Ethan Crumbley gets life in prison for 2021 school shootingAbdul Gh Lone 9 December 2023 0 COMMENTS
Ethan Crumbley, a teenager who fatally shot four classmates two years ago at his high school outside Detroit was sentenced to life in prison without parole on Friday, following hours of harrowing testimony from his victims’ grieving family members and friends.
Ethan Crumbley was 15 years old when he opened fire at Oxford High School on Nov. 30, 2021, with a semi-automatic handgun his father had bought him as a Christmas gift days earlier. Six other students and a teacher were also wounded.
Ethan Crumbley’s parents have also been charged with involuntary manslaughter in connection with the shooting, in one of the first U.S. cases that seeks to hold parents accountable for their child’s school shooting.
Oakland County Circuit Judge Kwame Rowe rejected defense lawyers’ request for the possibility of parole, calling the massacre a “true act of terrorism.”
“This act involved extensive planning, extensive research, and he executed on every last one of the things he planned,” Rowe said.
Crumbley addressed the judge briefly, taking responsibility for his actions and promising to work on becoming a better person, regardless of his sentence.
“All I want is for the people I hurt to have a final sense of culpability that justice has been served,” he said.
Over the course of more than four hours, relatives of the victims and survivors of the attack detailed their daily struggles to move past the shooting. Some students said they grow uncontrollably anxious in crowded or enclosed spaces; others described having trouble maintaining friendships or attending class.
Steve St. Juliana, whose 14-year-old daughter, Hana, was killed, remembered her as a talented, athletic girl who spoke Japanese, earned straight A’s and crafted homemade jewelry.
“I will never think back fondly on her high school and college graduations,” he said tearfully. “I will never walk her down the aisle as she begins the journey of starting her own family. I am forever denied the chance to hold her or her future children in my arms.”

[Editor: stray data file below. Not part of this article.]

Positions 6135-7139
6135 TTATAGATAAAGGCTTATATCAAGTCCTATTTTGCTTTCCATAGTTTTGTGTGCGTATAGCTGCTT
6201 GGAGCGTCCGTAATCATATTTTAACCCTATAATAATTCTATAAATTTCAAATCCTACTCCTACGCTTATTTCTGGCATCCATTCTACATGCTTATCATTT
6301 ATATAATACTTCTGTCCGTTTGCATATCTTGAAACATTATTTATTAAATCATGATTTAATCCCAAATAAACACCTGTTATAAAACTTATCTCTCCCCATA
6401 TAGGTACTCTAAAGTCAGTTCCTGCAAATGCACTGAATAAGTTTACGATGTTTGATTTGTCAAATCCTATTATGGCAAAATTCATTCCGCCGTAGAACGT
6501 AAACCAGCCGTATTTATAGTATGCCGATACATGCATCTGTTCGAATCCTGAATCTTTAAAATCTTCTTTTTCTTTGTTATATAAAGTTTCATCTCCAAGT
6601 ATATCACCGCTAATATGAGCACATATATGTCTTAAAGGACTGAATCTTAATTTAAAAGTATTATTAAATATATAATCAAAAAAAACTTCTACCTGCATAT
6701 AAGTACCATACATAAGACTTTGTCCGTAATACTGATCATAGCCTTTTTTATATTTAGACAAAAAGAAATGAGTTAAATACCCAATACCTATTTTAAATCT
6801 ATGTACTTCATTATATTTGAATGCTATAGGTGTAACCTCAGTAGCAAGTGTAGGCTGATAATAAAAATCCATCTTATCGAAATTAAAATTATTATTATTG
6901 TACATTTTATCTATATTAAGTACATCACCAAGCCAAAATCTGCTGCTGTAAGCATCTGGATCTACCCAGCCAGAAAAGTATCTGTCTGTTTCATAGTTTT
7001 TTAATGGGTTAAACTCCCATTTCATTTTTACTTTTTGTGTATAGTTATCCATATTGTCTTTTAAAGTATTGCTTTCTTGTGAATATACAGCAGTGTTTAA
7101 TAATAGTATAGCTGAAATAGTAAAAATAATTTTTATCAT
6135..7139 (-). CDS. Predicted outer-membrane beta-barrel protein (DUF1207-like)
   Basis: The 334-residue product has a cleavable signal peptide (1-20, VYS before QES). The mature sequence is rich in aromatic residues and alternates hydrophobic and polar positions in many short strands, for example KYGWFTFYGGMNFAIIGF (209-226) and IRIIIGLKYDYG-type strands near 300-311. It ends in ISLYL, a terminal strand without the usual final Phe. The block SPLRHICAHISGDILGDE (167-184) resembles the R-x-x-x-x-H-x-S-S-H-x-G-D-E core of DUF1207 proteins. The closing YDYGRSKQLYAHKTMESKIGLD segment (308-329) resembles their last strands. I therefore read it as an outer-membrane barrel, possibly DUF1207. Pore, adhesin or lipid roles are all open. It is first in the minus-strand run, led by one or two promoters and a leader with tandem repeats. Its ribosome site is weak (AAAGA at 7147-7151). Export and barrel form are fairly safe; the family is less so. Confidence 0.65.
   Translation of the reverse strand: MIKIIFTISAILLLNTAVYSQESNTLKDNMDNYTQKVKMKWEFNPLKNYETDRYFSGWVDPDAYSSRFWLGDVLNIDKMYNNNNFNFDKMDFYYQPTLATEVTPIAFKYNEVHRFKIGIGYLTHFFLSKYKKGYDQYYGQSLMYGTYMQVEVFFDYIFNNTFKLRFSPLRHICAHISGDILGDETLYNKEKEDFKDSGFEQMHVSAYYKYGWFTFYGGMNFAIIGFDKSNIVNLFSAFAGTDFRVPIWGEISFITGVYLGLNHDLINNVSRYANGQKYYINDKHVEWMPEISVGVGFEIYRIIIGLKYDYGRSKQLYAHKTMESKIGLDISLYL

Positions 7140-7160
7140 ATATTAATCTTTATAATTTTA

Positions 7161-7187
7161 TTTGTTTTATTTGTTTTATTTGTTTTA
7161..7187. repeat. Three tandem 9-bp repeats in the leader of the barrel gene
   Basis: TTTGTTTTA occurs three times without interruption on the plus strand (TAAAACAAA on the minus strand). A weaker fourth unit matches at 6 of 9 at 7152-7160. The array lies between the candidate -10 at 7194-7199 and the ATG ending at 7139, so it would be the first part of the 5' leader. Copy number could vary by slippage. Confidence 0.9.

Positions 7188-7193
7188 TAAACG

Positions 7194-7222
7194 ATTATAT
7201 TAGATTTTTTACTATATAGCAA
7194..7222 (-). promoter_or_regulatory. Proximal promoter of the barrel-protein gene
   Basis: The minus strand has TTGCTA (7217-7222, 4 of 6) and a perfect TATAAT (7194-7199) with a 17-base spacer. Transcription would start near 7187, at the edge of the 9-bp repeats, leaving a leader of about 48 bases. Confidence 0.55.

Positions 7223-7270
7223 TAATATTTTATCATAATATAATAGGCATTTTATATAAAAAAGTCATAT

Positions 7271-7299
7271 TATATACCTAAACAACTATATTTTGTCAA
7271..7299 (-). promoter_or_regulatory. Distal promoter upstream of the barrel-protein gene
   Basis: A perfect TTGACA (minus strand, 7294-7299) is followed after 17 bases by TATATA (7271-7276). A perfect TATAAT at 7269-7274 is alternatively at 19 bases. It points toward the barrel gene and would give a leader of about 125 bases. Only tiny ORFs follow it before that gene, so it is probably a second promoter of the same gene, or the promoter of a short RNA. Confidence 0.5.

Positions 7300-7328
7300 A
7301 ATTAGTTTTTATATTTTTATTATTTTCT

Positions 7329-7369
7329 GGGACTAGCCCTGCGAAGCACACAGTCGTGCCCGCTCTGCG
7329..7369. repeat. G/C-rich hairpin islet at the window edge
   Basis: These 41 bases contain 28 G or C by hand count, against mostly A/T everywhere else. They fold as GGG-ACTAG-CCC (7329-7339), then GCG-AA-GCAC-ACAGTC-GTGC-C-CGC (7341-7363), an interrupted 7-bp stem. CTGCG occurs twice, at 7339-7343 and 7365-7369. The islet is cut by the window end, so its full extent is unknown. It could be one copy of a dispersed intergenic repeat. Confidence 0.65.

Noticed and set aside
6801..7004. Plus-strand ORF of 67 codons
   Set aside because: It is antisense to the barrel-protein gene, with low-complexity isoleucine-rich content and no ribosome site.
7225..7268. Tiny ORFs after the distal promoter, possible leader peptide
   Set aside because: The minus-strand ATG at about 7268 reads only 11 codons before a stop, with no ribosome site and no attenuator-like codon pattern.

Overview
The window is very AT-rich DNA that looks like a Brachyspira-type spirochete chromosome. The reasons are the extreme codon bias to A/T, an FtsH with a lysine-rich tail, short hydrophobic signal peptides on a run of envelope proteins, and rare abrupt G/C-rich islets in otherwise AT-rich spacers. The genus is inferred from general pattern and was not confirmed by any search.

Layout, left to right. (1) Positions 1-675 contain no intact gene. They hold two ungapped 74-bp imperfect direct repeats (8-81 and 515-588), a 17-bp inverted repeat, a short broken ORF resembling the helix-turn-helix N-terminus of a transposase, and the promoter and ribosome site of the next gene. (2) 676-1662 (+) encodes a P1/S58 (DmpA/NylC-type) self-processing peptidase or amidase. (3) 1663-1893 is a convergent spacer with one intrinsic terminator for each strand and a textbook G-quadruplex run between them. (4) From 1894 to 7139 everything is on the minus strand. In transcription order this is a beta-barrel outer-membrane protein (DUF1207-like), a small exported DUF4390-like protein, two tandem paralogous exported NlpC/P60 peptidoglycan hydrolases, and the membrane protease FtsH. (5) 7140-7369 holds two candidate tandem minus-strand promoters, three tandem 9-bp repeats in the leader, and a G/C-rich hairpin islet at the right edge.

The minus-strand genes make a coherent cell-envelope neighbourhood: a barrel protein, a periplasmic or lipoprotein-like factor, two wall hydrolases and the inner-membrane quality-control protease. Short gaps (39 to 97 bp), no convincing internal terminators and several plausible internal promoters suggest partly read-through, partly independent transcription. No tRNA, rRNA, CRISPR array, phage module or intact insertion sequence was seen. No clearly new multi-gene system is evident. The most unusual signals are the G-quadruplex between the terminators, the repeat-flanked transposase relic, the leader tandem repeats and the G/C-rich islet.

Kylie Ossege, a student who was shot through the shoulder and suffered a spinal injury, described lying on a blood-soaked carpet trying to reassure Hana, who was groaning beside her, as they waited desperately for help.
“Fifteen minutes of lying there absolutely helpless – 15 minutes of lying in a pool of my own blood,” she said. “Fifteen minutes of hearing Hana St. Juliana’s last sounds while stroking her hair.”
As the witnesses spoke, Crumbley sat unmoving in an orange prison jumpsuit, his head and eyes cast downward – even when some speakers demanded he look at them.
In addition to Hana, the other students killed at Oxford High were Madisyn Baldwin, 17; Tate Myre, 16; and Justin Shilling, 17.
Crumbley pleaded guilty last year to two dozen counts, including one count of terrorism causing death and four counts of first-degree murder.
During a hearing in August to determine whether he should be eligible for parole, prosecutors introduced evidence showing that Crumbley made several chilling statements before the attack, including an audio recording in which he predicted he would “have so much fun” shooting his classmates.
Prosecutors have accused his parents, James and Jennifer Crumbley, of gross negligence for knowing their son was too young and troubled to own a gun but giving him a weapon anyway.